16. Chicago Steel (13-27-1): Strides have been made in the last year and next year, we see them making the playoffs. Laugh now, but they have the right material to be next season’s Youngstown. Chuckle now, but these boys will be laughing later. VERDICT: Not this year, but wait until next year.

Taken For A Fool…

Back again with the latest set of USHL Power Rankings and it was certainly confusing trying to figure this one out.

You’ll see what we mean.

 

1. Green Bay Gamblers (29-7-1): So they wax an improved Cedar Rapids 4-0 to open the weekend. They get a bookend 6-2 win against second-place Indiana though they lose 5-2 to then last place Chicago in the middle of all of this. Confused? Yeah, us too. Green Bay still without question is the best team in the USHL but the loss to Chicago was a bit surprising. Chicago (we’ll get to them later) is on a nice little run but we just didn’t see this coming. Last Week: No. 1

2. Omaha Lancers (23-12-2): They won two of three this weekend. Could have been all three games but they bounced back nicely after a 3-2 loss against Tri-City to dominate Fargo and Des Moines. For now, they are really starting to pull away in the West and when it comes to talent, this is the most talented roster in the Western Conference. There’s strength all around the board. LW: No. 3

3. Dubuque Fighting Saints (22-11-3): Extremely impressive over the weekend taking two out of three. What is even more impressive is they did it without Michael Matheson (Boston College), who is on the shelf and Zemgus Girgensons (Vermont) who is still coming back from injuries. Eliot Grauer, who had three points in the two wins, was big for the Fighting Saints. LW: No. 5

4. Lincoln Stars (21-13-2): Only one game last weekend and it was a 5-2 win but if you look at what they’ve done lately, they’ve won three of the last four. The lone loss came against Omaha. Not good if you’re shooting for first but certainly not bad if they’re trying to lock down the No. 2 spot. LW: No. 6

5. Indiana Ice (22-9-5): Losing to Green Bay can be understood but Chicago? Nothing against Chicago but you’d think Indiana could put them away. They beat Muskegon but, outside of that, it certainly was not a good week in Indianapolis. Maybe they’re worried about hosting the Super Bowl? LW: No. 2

6. Youngstown Phantoms (21-12-3): Great way to bounce back given what happened to them a few weeks prior. They swept quality opponents in Dubuque and Waterloo and have now won three of the last four games. Give quite a bit of credit to forward Mike Ambrosia (Princeton) who is on a seven-game point streak. He has 12 points in that stretch. LW: No. 7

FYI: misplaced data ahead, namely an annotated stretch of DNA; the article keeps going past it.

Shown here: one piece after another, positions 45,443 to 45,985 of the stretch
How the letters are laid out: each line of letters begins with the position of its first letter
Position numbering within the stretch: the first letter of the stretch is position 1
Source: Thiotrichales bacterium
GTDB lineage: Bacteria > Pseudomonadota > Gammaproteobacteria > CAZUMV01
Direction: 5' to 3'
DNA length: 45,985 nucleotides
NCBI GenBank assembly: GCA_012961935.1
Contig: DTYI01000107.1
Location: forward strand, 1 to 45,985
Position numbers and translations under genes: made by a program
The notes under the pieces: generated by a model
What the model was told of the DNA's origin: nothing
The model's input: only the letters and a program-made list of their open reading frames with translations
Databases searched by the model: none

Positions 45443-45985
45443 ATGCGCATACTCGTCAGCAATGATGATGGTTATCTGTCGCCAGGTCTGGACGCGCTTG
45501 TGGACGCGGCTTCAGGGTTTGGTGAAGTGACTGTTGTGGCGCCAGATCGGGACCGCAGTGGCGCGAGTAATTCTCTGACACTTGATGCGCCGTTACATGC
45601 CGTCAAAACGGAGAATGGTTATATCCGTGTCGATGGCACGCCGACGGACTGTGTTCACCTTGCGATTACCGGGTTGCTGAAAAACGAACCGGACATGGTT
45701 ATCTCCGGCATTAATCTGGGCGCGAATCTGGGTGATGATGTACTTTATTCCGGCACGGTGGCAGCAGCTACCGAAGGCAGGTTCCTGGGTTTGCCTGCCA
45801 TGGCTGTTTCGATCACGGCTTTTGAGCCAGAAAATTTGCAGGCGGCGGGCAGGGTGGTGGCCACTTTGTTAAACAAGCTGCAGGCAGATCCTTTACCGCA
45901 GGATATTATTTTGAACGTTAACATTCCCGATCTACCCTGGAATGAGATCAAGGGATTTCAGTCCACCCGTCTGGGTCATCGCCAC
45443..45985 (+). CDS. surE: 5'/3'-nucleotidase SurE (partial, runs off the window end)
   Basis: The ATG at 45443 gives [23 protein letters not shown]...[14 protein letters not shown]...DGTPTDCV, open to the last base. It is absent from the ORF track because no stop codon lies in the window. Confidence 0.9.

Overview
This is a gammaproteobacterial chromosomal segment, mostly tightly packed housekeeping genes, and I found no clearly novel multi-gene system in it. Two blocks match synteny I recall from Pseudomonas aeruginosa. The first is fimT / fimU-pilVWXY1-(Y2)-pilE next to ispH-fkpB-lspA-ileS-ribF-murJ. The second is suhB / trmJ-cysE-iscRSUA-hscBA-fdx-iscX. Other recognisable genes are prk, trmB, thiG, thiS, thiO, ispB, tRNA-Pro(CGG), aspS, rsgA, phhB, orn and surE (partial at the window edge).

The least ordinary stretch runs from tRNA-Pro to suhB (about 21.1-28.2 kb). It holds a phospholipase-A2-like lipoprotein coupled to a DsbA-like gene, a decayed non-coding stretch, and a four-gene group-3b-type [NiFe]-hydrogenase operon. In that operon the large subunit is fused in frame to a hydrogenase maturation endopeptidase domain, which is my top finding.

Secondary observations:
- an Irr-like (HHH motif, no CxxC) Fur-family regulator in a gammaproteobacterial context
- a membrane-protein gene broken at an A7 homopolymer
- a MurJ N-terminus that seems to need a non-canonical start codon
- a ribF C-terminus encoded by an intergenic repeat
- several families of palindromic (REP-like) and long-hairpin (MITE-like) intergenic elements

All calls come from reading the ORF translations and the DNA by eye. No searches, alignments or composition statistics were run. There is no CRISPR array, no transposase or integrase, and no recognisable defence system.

7. Waterloo Black Hawks (19-11-4): Before we get into the team, we’re going to get into AJ Michaelson (Minnesota) by stating this is what people have been waiting for. He has four points in his last three games including two goals in his last game. When this guy wants to be, he can easily be one of the most dangerous forwards to play against. That’s just fact. If Michaelson can continue this, Waterloo will be one of the hardest teams to face by the end of the year. The Black Hawks won two of three this weekend thanks to Michaelson. We can’t stress enough when Michaelson wants to be good, he can be more killer than an airborne virus. Oh and they won after having FIVE players in the USHL Prospects Game. LW: No. 10

8. Fargo Force (19-15-3): Things went back to normal for Black and Blue with the nine-game winning streak being snapped by Sioux City. What becomes the next priority for them is chasing down teams in front of them. Right now might not be a bad time for them to watch ‘Kill Bill’ on some road trips. LW: No. 3

9. NTDP (18-13-4): A split isn’t a bad way to celebrate being done with finals. Neither is knowing you’re in prime position to make another run at the playoffs. Not sure how high they’ll go but they can make things interesting in the middle of the pack out East. LW: No. 8

10. Cedar Rapids RoughRiders (15-13-8): If you’ve never heard of Dennis Kravchenko (Vermont) then that’s your own damn fault. He had FIVE points last game against Waterloo. It was one goal and four assists. We’ve said all year long Cedar Rapids needed someone to get things going, they’ve found it in Kravchenko. By the way, he has 11 points in 11 games this year. Once again, it is your own damn fault if you don’t know the guy.

11. Sioux City Musketeers (15-22-0): They get the Ball So Hard Award for the week because they snapped Fargo’s nine-game winning streak, they won two of three and they are appearing they’re going to be the team in the bottom half who wants to challenge teams up top. They’ve got an 11-point barrier between them and Fargo for fourth. LW: 12

12. Chicago Steel (12-23-1): Damn it. When you beat Green Bay AND Indiana in the same weekend, you deserve to move up the ladder. They’ve won three in a row with the first coming against Youngstown. If they can beat three of the four best teams in the East, then they should be able to beat everybody. Compared to last year, they’ve done worlds better in Chicago. Though this tells us they can still shoot for more. LW: No. 16

13. Des Moines Buccaneers (13-18-3): Someone broke out the brooms against Des Moines by beating them in all three games last week. Argh. LW: No. 11

14. Tri-City Storm (14-23-0): The Storm got a nice little sweep this weekend and they’re only a point out of the playoff race. It’ll be interesting to see what or if they do anything during next week’s trade deadline. LW: No. 13

15. Sioux Falls Stampede (12-20-2): Stephon Williams (Minnesota State-Mankato) and Charlie Lindgren can’t win games by themselves. They need help. And fast. LW: No. 14

16. Muskegon Lumberjacks (10-18-4): They were close against Team USA, Indiana and Dubuque. But close only counts in hand grenades, horseshoes and global thermonuclear war. LW: 16